Remember when you could use plain text on Facebook in order to express yourself? Now, in yet another update to their loosening privacy settings, all of the text on your profile will be linked to a respective page devoted to your interests/current city/activities/etc.
Cool, right? Well, not really. An article from the Electronic Frontier Foundation looks at this problem in greater depth. In their article about the change, Facebook argues that this will usher in a new age of networking, and uses cooking as a main example. Before, friends could just read your profile to see that you liked cooking. Now, your information is posted on the cooking page, along with the tens of thousands of other users who list cooking as an interest. As the EFF article notes, however, while cooking is a relatively harmless example, your listed interests in causes such as abortion, gay rights, legalization of marijuana, or any other hotbed issues are prone to be linked to their respective pages, putting you in a virtual database for anyone who wishes to view this information. If you start receiving unwanted friend requests, it is likely that they have come as a result of the ability to see you through such a database.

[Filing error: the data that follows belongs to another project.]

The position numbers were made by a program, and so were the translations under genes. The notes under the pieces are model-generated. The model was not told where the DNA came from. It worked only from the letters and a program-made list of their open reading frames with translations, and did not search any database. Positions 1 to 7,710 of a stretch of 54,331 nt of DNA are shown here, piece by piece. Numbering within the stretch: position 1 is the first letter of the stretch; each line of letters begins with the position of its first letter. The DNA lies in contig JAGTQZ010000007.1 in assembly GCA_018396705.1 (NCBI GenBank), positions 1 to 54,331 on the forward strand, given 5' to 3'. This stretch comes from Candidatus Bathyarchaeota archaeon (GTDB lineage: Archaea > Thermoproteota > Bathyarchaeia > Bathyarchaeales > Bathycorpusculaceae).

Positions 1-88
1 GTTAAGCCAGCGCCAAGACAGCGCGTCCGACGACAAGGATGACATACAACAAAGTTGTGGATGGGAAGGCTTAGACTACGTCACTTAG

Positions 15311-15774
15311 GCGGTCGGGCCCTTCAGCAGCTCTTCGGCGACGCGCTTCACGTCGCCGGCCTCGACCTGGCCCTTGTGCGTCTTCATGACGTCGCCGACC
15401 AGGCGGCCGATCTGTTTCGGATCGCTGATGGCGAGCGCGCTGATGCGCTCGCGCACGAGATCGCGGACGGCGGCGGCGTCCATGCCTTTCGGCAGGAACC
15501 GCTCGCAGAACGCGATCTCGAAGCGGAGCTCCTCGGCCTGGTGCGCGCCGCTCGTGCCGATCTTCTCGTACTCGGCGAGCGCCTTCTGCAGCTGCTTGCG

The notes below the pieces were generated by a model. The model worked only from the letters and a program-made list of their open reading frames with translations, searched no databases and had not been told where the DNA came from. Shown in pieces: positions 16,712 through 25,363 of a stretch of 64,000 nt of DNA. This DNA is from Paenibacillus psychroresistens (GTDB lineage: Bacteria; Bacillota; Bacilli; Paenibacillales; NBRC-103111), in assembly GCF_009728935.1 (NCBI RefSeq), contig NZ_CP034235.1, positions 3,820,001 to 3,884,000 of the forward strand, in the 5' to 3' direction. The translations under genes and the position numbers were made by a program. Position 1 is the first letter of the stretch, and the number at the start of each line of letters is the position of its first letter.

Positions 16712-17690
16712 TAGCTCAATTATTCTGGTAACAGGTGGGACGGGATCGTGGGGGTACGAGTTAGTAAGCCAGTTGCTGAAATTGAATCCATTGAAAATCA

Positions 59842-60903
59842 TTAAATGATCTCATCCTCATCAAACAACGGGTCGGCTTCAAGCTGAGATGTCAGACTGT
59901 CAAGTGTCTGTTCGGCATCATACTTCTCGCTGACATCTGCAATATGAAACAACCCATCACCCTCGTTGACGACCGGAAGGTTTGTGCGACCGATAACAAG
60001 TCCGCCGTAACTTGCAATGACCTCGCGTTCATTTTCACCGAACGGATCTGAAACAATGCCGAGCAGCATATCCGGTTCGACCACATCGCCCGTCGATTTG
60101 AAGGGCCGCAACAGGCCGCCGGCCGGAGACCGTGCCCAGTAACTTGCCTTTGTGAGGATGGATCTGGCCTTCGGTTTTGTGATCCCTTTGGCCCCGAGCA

There are a few options to combat this: You can delete your account, and reregister as a minor, as Facebook’s policy regarding users under 18 halts these profile links. You could also quit Facebook entirely. Yet it seems that the best move is not to shy away from these changes, but to combat them head on. There are likely going to be several protest groups and pages which intend to lobby against these changes, and here is a link to one of them, via campusprogress.org. With a strong following, it is likely that Facebook would take such groups seriously. As Brandeis students, we should do our part to make sure that our ideals are upheld, especially when Facebook is jeopardizing our our ability and choice to keep those ideals private and personal.